In a lot of ways, Nintendo kind of wins this by default, since the NES was the first popular home console that had enough horsepower to actually deliver this to the masses, and surely this idea would have come about regardless of who provided the medium (especially once you consider the considerable growth PC games made in the same time frame). But due to the encouragement of the value of story by putting it into their own games, Nintendo ensured that the acceptance of at least some narrative was a standard, rather than an exception. And due to the sheer number of NES consoles owned across the world, it became the standard expect similar treatment, at the very least in the manual of a game. Even if it's just a "porn Plot", or a window dressing in many games, it's a heck of a lot better than having nothing at all.

And for some , these plots are just the start of something much larger.

Here's hoping we eventually get there.
2

Popularizing the Portable Platform


Ranker Video
Video: YouTube

Ever play a DS? How about the PSP? Maybe a Game Gear, or Mobile phone game, or possibly some of the other hand-helds?

Yes? Oh well, then if you enjoyed the experience, thank Nintendo!

Now I'm sure that you're going to assume that the popularity of the portable is due to the Gameboy. Well, you'd be partially right; at least after 1990, when the massive success of the Gameboy (still the highest selling console in history if you count every iteration) created enough decent competition to finally wipe those horrifying Tiger Electronics handheld games off the face of the earth. Thank God above, Satan below (and Pan off to the side) for that miracle.

But no, the history goes far deeper, back to 1980.

Back to the Game & Watch baby!

You see, back then Gunpei Yokoi, who was kind of a big deal (and will be featured heavily on this list) sitting on a train and watching some guy diddle around with his calculator. Then an idea stuck. "Man commuting is boring as s**t. I wish there was a way to both kill time and keep track of it at the same time . . .wait a minute. That's brilliant!"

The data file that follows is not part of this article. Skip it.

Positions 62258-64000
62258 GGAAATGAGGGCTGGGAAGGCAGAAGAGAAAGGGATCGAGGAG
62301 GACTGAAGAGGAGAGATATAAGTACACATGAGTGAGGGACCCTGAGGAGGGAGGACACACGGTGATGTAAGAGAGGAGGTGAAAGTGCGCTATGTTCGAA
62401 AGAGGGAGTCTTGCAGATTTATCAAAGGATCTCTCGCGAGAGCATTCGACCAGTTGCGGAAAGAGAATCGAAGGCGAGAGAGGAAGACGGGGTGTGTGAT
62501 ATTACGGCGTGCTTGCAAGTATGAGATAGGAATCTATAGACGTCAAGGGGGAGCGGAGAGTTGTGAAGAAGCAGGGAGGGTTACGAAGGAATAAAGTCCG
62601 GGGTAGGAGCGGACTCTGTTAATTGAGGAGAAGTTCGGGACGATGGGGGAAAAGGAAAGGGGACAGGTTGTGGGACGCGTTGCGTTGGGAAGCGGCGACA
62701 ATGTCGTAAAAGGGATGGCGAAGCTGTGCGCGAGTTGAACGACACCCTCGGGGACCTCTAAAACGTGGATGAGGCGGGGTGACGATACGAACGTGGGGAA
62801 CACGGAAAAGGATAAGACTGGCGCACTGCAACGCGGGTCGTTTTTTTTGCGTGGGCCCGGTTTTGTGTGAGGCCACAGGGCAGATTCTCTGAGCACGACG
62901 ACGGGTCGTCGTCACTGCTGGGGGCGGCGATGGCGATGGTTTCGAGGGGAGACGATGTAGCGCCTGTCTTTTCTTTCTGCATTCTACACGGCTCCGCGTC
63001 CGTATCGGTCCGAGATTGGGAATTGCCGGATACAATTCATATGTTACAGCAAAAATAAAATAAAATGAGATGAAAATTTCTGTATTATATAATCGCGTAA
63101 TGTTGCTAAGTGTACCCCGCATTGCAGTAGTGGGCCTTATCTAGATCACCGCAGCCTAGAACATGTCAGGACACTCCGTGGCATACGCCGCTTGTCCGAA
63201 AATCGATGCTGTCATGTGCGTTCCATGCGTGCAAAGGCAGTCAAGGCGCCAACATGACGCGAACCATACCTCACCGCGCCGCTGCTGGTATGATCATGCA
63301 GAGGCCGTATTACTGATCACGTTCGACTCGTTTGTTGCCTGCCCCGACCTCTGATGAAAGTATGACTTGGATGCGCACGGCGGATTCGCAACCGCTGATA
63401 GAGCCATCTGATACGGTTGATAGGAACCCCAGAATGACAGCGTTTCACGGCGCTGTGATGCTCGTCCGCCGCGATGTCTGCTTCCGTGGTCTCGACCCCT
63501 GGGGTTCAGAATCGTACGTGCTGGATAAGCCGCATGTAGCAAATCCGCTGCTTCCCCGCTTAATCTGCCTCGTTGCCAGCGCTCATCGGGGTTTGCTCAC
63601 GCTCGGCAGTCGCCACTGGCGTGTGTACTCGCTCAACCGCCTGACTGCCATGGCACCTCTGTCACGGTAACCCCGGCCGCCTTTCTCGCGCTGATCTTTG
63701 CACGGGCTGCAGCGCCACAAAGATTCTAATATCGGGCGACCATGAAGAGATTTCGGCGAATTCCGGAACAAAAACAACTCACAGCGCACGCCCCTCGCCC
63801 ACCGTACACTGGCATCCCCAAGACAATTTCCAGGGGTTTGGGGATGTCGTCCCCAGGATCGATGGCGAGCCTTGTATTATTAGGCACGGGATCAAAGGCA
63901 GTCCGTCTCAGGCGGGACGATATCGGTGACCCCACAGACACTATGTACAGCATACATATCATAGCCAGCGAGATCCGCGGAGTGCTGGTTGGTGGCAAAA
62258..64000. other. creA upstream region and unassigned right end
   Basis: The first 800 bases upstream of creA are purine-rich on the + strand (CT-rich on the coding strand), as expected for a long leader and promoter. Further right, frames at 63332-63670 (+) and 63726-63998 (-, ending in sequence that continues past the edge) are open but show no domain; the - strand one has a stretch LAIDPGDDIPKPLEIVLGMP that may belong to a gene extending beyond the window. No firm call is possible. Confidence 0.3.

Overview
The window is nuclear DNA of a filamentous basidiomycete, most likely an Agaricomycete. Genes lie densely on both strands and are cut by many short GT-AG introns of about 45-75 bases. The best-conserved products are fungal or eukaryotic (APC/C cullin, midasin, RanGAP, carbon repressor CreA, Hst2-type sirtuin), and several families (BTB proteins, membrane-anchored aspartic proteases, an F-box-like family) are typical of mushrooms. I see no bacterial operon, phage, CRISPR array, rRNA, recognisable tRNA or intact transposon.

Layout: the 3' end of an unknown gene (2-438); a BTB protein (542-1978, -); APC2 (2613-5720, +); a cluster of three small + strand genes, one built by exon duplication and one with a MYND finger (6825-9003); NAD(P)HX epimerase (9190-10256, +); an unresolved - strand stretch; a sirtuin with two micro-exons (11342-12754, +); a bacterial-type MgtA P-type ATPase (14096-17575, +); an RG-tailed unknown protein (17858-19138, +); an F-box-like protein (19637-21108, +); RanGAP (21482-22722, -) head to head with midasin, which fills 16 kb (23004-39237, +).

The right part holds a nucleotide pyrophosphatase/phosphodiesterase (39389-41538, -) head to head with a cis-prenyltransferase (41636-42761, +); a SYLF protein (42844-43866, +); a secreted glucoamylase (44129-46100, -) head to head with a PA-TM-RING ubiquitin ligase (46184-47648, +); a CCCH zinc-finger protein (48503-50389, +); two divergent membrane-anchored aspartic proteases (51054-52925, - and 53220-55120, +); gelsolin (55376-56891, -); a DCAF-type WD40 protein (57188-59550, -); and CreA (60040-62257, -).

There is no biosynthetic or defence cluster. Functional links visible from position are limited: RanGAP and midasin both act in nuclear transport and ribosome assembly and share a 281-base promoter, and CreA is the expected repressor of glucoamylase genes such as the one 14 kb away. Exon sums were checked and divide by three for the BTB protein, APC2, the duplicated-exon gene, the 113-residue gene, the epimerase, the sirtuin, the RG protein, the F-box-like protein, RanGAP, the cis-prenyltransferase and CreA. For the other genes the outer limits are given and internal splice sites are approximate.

And thus the Game & Watch was born. Now, while it wasn't the first handheld, as that honor goes to Mattel in 1977, it was the first to make the idea popular wordwide. It even had ideas that are still being used to this day. Two screens? That's silly. A foldaway case? That's just dumb!

Oh no, wait, those are good ideas.

Still, it did spawn imitators as well. In fact it's probably the direct cause of those terrible Tiger Electronics games that were the bane of every one of my early Christmases. But I guess no one's perfect.
3

The Perfect Controller Layout - Mark I & II


Ranker Video
Video: YouTube

Probably the most important thing Nintendo has ever done for console gaming, aside from saving the industry itself (more on that in a bit), is that they have defined what makes the perfect controller.

Now the NES controller itself is sort of the original Iron Man Armor version of this. Back before it existed, game controllers were a wild array of dials and knobs, or far too many buttons a placed on hunks of plastic that were fairly easily broken. The NES on the other hand was ergonomic for the time and highly durable. This was perfect as plenty of NES games made you want to throw the thing across the room.